The Postal Service isn’t so good at paying bills, but it’s great at delivering the mail

The United States Postal Service does not get many positive headlines. Facing a $14.1 billion loss this fiscal year, it recently defaulted on a $5.5 billion payment on retiree benefits.

But, at the end of the day, it turns out that they're really good at the one thing that they are supposed to do: Getting letters to their final destination. Economists Alberto Chong, Rafael La Porta, Florencio Lopez-de-Silanes and Andrei Shleifer mailed 1,590 letters to non-existent addresses in 159 countries (10 per country).

They found, in a new working paper, that the United States was, hands down, the fastest to return those letters back to the errant sender. They sent letters back in, on average, 16.24 days. The next closest country - El Salvador - took a full 39 days to return the letter to sender.

Here's the full chart of the 10 countries that returned all 10 letters to the economists (the vast majority of the countries never returned the economists' mail).

The whole point of this study wasn't to test the USPS's robustness, but rather to measure government efficiency and better understand the factors that make a country's day-to-day operations run smoothly.

Management seems to be important. At the end of the day, after all, the whole operation of returning letters to senders rests on managers ensuring that lower-level employees actually "do their jobs [and] putting the incorrectly addressed letter into a correct (return) container, rather than throw it out or get rid of it in some other way."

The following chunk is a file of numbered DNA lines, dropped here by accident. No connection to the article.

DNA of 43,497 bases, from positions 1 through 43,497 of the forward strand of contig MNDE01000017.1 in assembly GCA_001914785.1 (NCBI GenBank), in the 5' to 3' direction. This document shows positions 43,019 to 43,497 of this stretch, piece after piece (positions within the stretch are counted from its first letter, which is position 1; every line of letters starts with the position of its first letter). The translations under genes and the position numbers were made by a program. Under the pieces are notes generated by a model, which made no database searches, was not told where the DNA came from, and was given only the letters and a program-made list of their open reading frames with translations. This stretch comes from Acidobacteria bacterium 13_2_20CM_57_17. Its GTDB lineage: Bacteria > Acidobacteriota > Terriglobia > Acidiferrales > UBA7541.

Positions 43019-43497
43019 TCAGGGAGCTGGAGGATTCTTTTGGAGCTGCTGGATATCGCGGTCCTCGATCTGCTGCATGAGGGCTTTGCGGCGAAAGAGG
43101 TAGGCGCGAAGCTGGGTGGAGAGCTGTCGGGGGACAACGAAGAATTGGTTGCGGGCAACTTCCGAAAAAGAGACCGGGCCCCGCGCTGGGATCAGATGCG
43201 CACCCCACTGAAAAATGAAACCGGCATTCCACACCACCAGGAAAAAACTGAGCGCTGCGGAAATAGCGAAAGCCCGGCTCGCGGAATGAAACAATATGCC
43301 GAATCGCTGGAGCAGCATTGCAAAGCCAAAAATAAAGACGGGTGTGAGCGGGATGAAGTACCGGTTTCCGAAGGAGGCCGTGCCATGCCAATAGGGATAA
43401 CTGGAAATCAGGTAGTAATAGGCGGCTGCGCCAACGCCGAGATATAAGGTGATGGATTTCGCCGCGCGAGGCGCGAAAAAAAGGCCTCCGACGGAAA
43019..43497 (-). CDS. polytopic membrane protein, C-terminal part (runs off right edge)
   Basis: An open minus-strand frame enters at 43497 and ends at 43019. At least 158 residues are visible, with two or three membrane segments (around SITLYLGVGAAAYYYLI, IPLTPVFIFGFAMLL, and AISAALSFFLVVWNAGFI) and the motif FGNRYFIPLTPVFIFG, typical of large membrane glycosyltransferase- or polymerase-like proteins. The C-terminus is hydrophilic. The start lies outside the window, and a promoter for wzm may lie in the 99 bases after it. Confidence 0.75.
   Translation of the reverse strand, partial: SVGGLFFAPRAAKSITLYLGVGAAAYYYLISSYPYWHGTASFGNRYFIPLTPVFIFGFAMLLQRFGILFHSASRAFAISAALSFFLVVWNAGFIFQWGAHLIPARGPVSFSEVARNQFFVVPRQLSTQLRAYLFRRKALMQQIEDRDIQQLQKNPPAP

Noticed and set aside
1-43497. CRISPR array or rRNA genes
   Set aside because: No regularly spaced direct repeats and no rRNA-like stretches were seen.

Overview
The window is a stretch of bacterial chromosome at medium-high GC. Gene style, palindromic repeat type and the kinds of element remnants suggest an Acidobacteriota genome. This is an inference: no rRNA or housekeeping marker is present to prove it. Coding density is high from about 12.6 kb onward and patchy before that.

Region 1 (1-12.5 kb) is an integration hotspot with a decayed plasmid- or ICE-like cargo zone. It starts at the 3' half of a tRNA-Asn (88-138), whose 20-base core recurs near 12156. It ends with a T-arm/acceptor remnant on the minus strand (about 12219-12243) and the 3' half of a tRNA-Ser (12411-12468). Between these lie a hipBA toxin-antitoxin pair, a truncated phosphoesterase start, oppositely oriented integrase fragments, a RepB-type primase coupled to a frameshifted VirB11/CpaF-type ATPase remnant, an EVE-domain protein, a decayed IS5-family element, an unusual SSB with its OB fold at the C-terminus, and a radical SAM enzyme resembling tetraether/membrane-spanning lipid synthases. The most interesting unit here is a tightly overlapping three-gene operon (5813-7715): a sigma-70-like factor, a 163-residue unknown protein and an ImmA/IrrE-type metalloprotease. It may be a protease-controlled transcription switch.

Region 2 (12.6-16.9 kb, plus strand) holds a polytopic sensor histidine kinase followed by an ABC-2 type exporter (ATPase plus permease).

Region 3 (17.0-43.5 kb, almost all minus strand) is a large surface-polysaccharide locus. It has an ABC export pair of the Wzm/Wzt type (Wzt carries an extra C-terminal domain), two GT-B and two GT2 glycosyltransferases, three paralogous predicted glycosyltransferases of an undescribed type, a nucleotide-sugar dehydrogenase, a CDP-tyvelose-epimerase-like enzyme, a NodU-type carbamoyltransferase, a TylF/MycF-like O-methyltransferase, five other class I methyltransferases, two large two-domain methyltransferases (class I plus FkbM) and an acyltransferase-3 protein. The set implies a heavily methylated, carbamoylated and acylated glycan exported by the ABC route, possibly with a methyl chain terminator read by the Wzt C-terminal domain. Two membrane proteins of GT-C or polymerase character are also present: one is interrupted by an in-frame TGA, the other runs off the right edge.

Technology is the other crucial variable. Countries that have more advanced post-code databases, including street names rather than just cities, were significantly more likely to return an errant letter within three months. In a database that doesn't include street names, the economists point out, "the envelope-reading machine would not detect the wrong address at all, and a person is needed to do it."

Then, there's also your alphabet of choice. Use  of the Latin alphabet significantly increased the odds of a letter winding its way back to these senders by 12 percent. Probably not enough of a boon to encourage countries to change their native language, but one element that does help a letter get where it's going a bit faster.

 

 

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Sarah Kliff · August 6, 2012

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